This is a major and emerging threat to Israel. Not long ago, Hezbollah didn’t have precision-guided munitions, and when it did begin to acquire them several years ago with Iranian support via Syria, it had only a handful. Now, Hezbollah is increasing its capabilities. It is not clear if those capabilities have been reduced during seven months of clashes with Israel. That appears to not be the case.

Israel and Hezbollah generally clash only along the border. Hezbollah chooses the time and place to attack. Israel then responds. Hezbollah is not preempted. That lets it practice with its drones and munitions in its attack and hone its deadly skills for a future war. Hezbollah often targets various IDF posts in the North, including in the Golan Heights. It feels impunity to do this.

Defense Minister Yoav Gallant went to northern Israel on May 8 and met with the 91st Division, which is the IDF unit responsible for guarding the Lebanon border. He indicated that it might be a “hot” summer if there is an escalation with Hezbollah and vowed to return Israeli residents to the border. Israel has not yet been able to make this promise come true.

So far, Israeli officials have played down the pause in munitions shipments. The Biden administration is now speaking in one voice on this issue, however, and it is hard to ignore. Israel’s enemies can read the reports and watch US President Joe Biden on CNN and watch US Secretary of Defense Lloyd Austin in his comments to a US Senate subcommittee discussing the pause in munitions shipments. And the pause could grow worse over the Rafah operation, setting Israel and the US on a collision course.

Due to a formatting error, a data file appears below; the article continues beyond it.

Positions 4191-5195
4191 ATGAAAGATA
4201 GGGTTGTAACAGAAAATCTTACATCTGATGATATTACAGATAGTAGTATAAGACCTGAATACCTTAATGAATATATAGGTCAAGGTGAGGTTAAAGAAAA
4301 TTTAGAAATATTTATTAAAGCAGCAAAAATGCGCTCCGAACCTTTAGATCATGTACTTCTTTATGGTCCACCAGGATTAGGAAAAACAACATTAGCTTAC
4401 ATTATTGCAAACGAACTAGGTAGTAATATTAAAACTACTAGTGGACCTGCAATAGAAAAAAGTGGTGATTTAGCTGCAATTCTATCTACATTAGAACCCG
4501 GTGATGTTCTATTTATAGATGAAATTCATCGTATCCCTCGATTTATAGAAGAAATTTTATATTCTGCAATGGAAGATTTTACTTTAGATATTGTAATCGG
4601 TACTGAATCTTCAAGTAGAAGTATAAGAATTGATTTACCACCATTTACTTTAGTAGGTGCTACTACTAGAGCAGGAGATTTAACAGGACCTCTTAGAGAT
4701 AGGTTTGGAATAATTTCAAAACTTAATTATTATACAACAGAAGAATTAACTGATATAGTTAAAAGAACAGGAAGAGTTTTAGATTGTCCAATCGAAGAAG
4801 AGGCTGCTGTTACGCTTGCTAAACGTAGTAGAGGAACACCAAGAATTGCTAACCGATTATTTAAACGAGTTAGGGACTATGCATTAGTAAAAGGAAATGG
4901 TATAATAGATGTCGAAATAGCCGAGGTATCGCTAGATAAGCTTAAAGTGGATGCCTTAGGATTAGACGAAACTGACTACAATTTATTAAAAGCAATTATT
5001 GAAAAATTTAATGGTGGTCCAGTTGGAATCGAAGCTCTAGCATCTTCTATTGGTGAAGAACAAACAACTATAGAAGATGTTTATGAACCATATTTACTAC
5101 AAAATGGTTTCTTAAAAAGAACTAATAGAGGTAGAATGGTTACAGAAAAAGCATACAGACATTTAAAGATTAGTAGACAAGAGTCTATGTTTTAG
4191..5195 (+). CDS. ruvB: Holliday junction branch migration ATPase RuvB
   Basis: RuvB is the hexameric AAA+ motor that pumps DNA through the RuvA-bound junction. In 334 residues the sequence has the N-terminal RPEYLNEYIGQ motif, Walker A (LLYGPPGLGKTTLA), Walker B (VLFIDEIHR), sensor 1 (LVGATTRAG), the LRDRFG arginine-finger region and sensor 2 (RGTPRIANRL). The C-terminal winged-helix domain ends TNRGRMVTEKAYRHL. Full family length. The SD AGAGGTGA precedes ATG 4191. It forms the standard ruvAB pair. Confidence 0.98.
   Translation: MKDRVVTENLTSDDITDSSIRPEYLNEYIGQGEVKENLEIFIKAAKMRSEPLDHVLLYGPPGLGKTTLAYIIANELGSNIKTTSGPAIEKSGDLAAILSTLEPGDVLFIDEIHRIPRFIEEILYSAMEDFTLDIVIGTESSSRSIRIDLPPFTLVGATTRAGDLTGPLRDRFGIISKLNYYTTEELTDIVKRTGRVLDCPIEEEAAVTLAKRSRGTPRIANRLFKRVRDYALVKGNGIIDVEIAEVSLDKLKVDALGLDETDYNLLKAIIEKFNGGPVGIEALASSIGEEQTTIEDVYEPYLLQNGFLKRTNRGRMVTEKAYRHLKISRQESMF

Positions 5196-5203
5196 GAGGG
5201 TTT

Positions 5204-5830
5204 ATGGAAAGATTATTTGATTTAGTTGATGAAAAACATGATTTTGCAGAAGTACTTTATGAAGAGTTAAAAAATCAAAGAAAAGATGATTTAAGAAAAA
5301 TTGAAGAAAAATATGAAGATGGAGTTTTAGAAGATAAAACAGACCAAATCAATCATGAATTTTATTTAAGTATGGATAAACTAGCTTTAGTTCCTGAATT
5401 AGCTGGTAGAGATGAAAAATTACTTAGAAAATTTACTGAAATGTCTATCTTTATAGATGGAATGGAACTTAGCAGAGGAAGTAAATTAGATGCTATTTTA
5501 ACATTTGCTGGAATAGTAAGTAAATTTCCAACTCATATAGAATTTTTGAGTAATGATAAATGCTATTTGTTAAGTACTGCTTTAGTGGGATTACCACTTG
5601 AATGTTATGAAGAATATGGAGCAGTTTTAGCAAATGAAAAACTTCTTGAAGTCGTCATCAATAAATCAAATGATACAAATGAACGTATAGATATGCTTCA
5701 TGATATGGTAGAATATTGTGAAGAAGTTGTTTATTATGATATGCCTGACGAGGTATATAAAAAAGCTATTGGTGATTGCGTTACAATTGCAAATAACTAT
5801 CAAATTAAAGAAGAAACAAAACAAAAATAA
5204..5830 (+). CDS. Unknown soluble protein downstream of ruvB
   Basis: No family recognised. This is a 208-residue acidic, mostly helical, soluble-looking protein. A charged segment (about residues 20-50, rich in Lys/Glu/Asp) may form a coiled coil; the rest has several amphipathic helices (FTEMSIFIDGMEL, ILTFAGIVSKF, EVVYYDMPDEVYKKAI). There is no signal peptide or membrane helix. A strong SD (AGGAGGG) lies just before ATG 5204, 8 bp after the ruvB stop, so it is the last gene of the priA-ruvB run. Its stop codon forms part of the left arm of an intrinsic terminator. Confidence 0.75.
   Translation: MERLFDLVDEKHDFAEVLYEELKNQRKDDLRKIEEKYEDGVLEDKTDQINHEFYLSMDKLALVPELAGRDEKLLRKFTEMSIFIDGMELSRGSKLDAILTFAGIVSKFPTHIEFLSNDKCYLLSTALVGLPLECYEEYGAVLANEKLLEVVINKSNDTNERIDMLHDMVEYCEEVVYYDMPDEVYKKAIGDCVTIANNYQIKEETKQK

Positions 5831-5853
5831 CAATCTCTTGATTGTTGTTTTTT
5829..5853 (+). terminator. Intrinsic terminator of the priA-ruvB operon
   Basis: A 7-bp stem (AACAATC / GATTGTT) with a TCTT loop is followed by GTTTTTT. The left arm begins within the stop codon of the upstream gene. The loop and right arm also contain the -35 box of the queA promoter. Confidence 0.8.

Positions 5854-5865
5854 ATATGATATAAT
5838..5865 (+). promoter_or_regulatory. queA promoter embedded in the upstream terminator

This is music to Hezbollah’s ears and the Iranian axis in general. On October 7, the US turned around an aircraft carrier in the Mediterranean to deter Hezbollah. US CENTCOM has also been trying to keep the Red Sea open to ship traffic against the Iranian-backed Houthis. The US also helped intercept drones and missiles during the April 13-14 Iranian attack on Israel. Hezbollah has watched this all carefully.

There are other pieces of evidence that Hezbollah may feel more secure now. Israeli website Mako reported that Hezbollah had rejected a French proposal about Hezbollah withdrawing its Redwan Force from the border, letting UNIFIL increase its presence, and allowing the Lebanese Army to have observation posts.

It was not clear if this report is accurate, and it could not be confirmed as of press time. The US had shown interest in the idea of the Lebanese Army building watchtowers along the border, Beirut-based newspaper Al Akhbar reported. The article also discussed financing for projects with the Lebanese Army and said France or Qatar could be involved. Qatar also hosts Hamas.

The overall perception is that Hezbollah may escalate its attacks now that it feels Israel is in a weaker position. Hezbollah already escalated when the Rafah operation began to go forward. This is likely at the behest of Iran, which wants to aid Hamas in Gaza.

Iran has sought to create a “perfect storm” to confront Israel with proxies in the region. The US decision to reduce munitions deliveries could be part of that storm. 

Seth Frantzman is the author of Drone Wars: Pioneers, Killing Machine, Artificial Intelligence and the Battle for the Future (Bombardier 2021) and an adjunct fellow at The Foundation for Defense of Democracies.

Issues:

Hezbollah Iran Iran Global Threat Network Iran-backed Terrorism Israel Israel at War Military and Political Power U.S. Defense Policy and Strategy